The police ICT company board will determine when the company will become operational when the business plan has been completed. Police and crime commissioners have been briefed on the police ICT company and the opportunities to get involved as the company develops, but they have not yet been formally invited to participate. PCCs will not be compelled to buy the company’s services. However, they are accountable locally if they opt not to buy critical services required by forces, or purchase more costly solutions in a less efficient manner. The Government envisage that PCCs and forces would wish to be involved in an organisation that would give them collective purchasing muscle and innovation insights, which they might not otherwise be able to acquire, but they would not be compelled to be involved, as I just explained to the Committee.
I have not really had an answer to my question about the cost of the development to date, and what the liabilities are. The key point is what happens if the police and crime commissioners do not participate in the police ICT company.
The Government, under the NPIA, which will be abolished under the clause, have tried to develop standardised ICT across the policing service. There has been a veil of secrecy over the development of the ICT company. There has not been full discussion, and now the 40-odd police and crime commissioners who were elected on 15 November have to decide whether to participate in the new ICT company.
I accept that the decision is locally determined, and that the police and crime commissioners will have to account to their electors, but there has been considerable investment by the Government in time, energy and other matters to develop the ICT company. I am trying to establish the cost of such development and the Government’s investment to date. If the police and crime commissioners do not participate, what will be the critical mass for the Government to ensure that the ICT company continues?
For example, if one or two large metropolitan areas chose not to participate, would that mean that the ICT company did not progress? If five or six small shire countries did not participate, would that mean that it did not progress? What is the critical mass for the ICT company to be operational and deliverable, and when will the decision be taken? It is now nearly 20 months since the Home Secretary’s announcement of the establishment of the company. What is the time scale for when the final decision will be taken? I have not received answers to my parliamentary questions in that regard. Given the NPIA’s abolition, now is an opportunity to tie down the views of the Minister and the Policing Minister on whether the company will be a success.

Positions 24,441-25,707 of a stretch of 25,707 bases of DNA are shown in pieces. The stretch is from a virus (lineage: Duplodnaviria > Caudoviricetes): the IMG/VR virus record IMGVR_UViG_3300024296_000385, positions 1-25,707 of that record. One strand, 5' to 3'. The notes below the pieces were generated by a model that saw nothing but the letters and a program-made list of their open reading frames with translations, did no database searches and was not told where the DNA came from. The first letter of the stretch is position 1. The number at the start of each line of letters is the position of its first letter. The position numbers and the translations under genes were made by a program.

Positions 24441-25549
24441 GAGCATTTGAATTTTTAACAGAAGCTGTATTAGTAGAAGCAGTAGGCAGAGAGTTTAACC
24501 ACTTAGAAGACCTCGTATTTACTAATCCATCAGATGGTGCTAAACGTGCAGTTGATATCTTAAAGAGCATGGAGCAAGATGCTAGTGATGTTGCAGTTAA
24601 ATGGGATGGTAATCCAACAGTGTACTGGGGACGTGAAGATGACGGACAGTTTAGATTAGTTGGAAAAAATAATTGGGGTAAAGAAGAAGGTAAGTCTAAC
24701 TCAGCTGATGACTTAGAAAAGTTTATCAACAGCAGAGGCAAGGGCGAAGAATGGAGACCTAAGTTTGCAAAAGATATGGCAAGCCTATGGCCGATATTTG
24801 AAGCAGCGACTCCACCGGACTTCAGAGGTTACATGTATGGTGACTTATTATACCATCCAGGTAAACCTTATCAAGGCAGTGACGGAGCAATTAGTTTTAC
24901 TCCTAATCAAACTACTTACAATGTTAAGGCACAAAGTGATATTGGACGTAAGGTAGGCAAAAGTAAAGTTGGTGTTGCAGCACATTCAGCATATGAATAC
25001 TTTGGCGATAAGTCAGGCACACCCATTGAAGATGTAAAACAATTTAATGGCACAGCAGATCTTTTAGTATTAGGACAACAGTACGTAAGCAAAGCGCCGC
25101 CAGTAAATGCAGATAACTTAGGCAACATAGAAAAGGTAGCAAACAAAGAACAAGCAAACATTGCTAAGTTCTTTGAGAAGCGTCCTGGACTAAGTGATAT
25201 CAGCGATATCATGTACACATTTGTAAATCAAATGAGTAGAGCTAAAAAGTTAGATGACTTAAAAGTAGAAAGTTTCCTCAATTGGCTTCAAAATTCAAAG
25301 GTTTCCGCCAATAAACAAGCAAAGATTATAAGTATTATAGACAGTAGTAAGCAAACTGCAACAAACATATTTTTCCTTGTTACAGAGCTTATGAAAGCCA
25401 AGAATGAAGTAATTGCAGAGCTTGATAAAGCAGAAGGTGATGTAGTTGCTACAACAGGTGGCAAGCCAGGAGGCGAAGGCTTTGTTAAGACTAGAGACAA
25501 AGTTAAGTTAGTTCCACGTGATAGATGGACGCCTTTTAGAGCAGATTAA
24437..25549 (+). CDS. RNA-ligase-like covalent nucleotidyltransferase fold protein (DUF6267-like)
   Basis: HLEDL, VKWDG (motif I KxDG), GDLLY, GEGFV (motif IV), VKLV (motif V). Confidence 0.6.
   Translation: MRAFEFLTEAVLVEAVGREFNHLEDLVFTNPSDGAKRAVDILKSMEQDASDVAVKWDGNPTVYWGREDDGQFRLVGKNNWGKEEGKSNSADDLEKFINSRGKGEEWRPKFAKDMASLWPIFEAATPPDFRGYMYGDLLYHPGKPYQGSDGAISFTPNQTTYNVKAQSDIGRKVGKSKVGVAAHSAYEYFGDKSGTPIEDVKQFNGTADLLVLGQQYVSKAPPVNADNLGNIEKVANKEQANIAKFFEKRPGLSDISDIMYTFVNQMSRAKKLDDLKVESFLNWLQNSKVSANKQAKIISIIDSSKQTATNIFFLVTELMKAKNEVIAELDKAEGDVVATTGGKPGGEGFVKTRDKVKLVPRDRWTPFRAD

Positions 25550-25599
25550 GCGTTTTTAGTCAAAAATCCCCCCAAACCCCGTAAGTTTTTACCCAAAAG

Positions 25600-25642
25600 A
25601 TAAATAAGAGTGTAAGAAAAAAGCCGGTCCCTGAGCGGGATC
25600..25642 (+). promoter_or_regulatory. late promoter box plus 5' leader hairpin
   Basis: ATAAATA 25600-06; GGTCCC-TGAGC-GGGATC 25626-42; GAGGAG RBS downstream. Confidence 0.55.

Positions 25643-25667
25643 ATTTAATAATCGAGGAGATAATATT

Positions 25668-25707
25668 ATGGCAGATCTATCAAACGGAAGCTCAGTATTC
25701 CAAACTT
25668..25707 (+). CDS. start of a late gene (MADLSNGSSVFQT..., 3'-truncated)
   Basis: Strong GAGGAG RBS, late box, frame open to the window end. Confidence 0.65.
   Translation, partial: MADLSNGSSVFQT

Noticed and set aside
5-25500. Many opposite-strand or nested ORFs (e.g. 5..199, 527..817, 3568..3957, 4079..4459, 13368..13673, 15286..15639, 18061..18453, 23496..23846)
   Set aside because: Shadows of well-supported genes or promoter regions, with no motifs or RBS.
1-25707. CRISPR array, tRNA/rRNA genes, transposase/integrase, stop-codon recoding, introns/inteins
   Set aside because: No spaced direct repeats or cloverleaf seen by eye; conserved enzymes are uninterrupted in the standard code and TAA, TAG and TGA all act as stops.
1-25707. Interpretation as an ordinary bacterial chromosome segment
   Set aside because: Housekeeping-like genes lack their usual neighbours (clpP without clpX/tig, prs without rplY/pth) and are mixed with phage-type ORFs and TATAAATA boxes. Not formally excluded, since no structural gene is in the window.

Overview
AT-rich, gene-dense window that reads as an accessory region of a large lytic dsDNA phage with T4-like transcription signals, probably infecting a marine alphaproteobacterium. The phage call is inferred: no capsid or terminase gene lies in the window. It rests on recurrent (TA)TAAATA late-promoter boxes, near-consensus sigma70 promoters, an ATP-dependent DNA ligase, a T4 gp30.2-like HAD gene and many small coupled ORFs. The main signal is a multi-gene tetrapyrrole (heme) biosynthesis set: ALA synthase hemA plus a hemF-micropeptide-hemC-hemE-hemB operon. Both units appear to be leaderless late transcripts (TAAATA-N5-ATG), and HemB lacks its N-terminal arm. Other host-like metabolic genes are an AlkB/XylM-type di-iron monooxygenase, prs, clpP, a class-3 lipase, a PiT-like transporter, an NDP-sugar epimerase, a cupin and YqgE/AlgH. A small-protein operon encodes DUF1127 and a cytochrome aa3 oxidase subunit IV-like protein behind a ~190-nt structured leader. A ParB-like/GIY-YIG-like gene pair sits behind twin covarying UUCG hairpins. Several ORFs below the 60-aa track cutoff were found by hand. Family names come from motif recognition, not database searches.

On a personal basis, when I was the Policing Minister, we wanted greater coherence. I am talking about the practical delivery of such a proposal. Now that it has been devolved to the police and crime commissioners to sign up, the Minister seems to be saying that he would not mandate people to be involved. Therefore, what is the critical mass? How will the proposal be a success? When will the decision be taken? At what stage will the Government determine matters? If the proposal does not proceed because of people not participating, what has been the cost to date of the process?
I have been asked an entirely reasonable set of questions, and I wish that I could give more comprehensive answers to them. I have no desire to be evasive, but the comprehensive answers are not yet known so I am not in a position to share them with the Committee. It is not possible to provide the cost of establishing the police ICT company, as the work to establish it is still under way. The interim form of the company is not yet operational, so no staff are employed. We are not at the stage of the company’s development to know the sort of costs that it would incur and cannot answer such a question in the way that the right hon. Gentleman hopes.
The right hon. Gentleman is right that individual police forces led by their PCCs will not be compelled to buy services or participate in the company. We envisage that it will be very much in their interests to do so, but the nature of directly elected post holders is that they sometimes make decisions that the Government regard as not even being in their own interest to make. However, that is the essence of a vibrant democracy.
We hope that giving the powers to police and crime commissioners and allowing them to exercise discretion does not mean that they will make unwise decisions. We see that as an entirely preferable and viable option for them to take, but we are not yet at the stage when we can do a headcount of which PCCs want to buy into the service and which do not. We hope that if any do not come to our view that it is a bad value for money decision not to buy into the services, what they are missing out on will quickly become apparent to them from the forces that do buy into them. We hope that the ICT company will be a success, but I can only recommend that the right hon. Gentleman continues to probe this matter with his customary diligence. Regardless of whether he probes, the Government will be keen to release all information that will help the House as soon as we can provide further details of an evolving picture.
Suffice it to say that the words “head” and “brick wall” come to mind, but I shall continue to use my head against that brick wall whenever the opportunity arises.